Treaty Of Tordesillas, 1494

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Read Treaty Of Tordesillas — BBC

The Treaty of Tordesillas, signed at Tordesillas on June 7, 1494, and authenticated at Setúbal, Portugal, divided the newly discovered lands outside Europe between Portugal and the Crown of Castile, … Wikipedia
Location: Archivo General de Indias (Spain); Arquivo Nacional da Torre do Tombo (Portugal)
Created: 7 June 1494 in Tordesillas, Spain
Author(s): Pope Alexander VI
Signatories: Ferdinand II of Aragon; Isabella I of Castile; John, Prince of Asturias; John II of Portugal
Ratified: 2 July 1494 in Spain; 5 September 1494 in Portugal

Treaty of Tordesillas

On June 7, 1494, the governments of Spain and Portugal agreed to the Treaty of Tordesillas, named for the city in Spain in which it was created. The Treaty of Tordesillas neatly divided the New World of the Americas between the two countries along a vertical demarcation border which was drawn from pole to pole across the Atlantic Ocean (as shown above). Only a part of Brazil fell into Protugal and the entire continent went to Spain. 
Spain and Portugal adhered to the treaty without major conflict, and the results linger throughout the Americas today. Most Latin American nations are Spanish-speaking countries, for instance, but Portuguese is the leading official language in Brazil. This is because the eastern tip of Brazil penetrates the line agreed to in the Treaty of Tordesillas, so the region was colonized by Portugal.

For years following 1494, the Spanish lamented their consent to the Treaty of Todesillas, convinced that they had received the short end of the stick. Their initial discoveries in the New World yielded little mineral wealth, but much disease and discomfort. Their evaluation of this bargain with Portugal changed dramatically in the 1520s as the riches from Aztec Mexico began to be exploited.

Most importantly, however, the Treaty of Tordesillas, completely ignored the millions of people already living in established communities in the Americas. The treaty stipulated that any lands with a “Christian king” would not be colonized. Christianity had not spread to the Americas, and the resulting colonization proved disastrous for indigenous cultures such as the Inca, Taino, Aztec, Tupi, and thousands of other bands throughout the Americas.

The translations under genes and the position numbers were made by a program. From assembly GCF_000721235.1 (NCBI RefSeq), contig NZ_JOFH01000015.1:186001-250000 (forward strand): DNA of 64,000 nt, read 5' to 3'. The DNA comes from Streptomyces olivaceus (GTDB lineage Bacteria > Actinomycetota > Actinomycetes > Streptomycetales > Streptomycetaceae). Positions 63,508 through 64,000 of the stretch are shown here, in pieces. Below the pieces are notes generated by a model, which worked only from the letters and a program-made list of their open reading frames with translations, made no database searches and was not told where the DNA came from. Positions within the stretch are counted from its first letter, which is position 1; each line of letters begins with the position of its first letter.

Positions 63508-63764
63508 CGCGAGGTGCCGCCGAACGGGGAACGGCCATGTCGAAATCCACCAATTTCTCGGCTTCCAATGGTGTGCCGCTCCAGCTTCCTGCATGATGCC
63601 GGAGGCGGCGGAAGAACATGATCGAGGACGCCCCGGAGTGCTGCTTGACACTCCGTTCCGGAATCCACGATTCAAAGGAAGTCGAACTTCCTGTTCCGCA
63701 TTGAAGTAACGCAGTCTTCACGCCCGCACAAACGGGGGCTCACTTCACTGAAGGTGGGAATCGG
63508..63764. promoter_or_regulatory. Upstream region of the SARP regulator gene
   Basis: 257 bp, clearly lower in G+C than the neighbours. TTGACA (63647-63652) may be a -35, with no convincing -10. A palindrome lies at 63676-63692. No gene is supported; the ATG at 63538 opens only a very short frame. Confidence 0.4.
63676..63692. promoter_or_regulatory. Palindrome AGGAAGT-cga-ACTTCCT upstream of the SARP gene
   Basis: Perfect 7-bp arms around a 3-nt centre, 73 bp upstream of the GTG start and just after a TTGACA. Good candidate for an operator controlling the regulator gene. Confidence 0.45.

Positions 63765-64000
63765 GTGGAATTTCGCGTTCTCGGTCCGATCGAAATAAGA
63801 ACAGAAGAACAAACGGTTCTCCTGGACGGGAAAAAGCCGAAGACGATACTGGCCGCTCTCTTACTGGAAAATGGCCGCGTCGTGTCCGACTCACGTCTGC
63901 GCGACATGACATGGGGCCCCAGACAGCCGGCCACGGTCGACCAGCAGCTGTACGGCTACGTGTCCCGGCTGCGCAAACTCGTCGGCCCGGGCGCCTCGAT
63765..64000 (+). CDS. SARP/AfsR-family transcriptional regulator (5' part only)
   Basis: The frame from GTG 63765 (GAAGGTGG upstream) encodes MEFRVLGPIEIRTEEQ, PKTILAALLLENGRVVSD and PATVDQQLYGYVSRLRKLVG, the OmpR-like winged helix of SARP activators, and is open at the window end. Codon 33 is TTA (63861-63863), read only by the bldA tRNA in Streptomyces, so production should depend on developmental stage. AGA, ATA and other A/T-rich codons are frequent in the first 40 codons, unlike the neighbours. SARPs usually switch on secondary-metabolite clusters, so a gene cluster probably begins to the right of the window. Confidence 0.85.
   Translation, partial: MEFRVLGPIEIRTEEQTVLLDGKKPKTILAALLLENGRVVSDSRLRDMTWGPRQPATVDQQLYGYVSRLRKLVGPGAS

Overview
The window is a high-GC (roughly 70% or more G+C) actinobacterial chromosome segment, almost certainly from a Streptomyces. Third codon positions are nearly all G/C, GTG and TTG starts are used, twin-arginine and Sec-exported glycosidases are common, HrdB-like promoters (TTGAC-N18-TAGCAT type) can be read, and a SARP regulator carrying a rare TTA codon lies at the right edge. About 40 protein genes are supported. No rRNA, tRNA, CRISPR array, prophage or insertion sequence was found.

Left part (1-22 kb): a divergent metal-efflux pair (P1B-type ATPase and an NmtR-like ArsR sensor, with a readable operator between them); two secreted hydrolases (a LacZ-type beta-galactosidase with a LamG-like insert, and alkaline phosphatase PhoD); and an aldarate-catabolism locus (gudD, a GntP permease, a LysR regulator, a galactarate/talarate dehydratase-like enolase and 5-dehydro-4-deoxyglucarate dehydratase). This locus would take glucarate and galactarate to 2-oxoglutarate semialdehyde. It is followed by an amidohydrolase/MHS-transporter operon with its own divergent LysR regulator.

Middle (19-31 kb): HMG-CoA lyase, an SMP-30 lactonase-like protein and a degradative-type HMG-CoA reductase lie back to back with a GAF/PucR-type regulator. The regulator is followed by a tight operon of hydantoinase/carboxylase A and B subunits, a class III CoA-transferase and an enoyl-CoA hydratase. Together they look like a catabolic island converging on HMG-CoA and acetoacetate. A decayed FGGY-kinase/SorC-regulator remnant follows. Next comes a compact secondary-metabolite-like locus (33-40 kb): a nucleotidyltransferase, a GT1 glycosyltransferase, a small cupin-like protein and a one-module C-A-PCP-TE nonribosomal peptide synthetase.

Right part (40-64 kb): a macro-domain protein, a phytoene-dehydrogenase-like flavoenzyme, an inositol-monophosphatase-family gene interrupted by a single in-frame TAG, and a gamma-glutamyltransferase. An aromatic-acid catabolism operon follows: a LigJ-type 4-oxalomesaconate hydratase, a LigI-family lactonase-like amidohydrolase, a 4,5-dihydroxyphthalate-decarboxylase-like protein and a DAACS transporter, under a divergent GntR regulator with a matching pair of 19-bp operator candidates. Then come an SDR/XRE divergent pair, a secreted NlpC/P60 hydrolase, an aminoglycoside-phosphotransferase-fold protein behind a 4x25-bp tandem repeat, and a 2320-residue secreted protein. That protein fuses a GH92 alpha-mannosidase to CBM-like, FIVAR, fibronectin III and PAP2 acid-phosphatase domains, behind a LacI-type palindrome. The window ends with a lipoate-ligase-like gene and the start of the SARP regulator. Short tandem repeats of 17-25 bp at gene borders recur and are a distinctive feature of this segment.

Vespucci revealed existence of new continent in the west — the America.
Columbus trail blazed route to the New World.

Other Spaniards soon followed exploring interior of Mexico conquering any resistance — Aztec, Mayans and Incas — along the way.
Hernando Cortez — travelled to Mexico and conquered Aztec and their leader Montezuma

Francisco Pizarro — travelled to Peru and conquered Incas. With 200 men, Pizarro conquered land equal in size of China.
Pizarro brought horses that the native people never saw before. The horses allowed Pizarro to move quickly. Also natives did not have ship. These 200 people had weapons — guns, cannons that natives did not have.


  1. The Influence of the Spanish conquistadors in the New World  Youtube
  2. 5 Most Ruthless & Feared Conquistadors Youtube
  3. Renaissance and Discovery II – God, Glory and Gold: The Age of Exploration Youtube

Age Of Exploration

Go Back to the Modern Era


The Old and The New World during the 15th century

  1. Leif Eriksson – the first explorer in history

  2.  Pre-Columbian era
  3. Exploration in the 15th Century
    1. Christopher Columbus
      1. Columbian Exchange
    2. Treaty Of Tordesillas1494
    3. Portuguese Exploration
      1. Famous Portuguese Conquistadors Pedro Álvarez Cabral
    4. Spanish Exploration
      1. The Influence of the Spanish conquistadors in the New World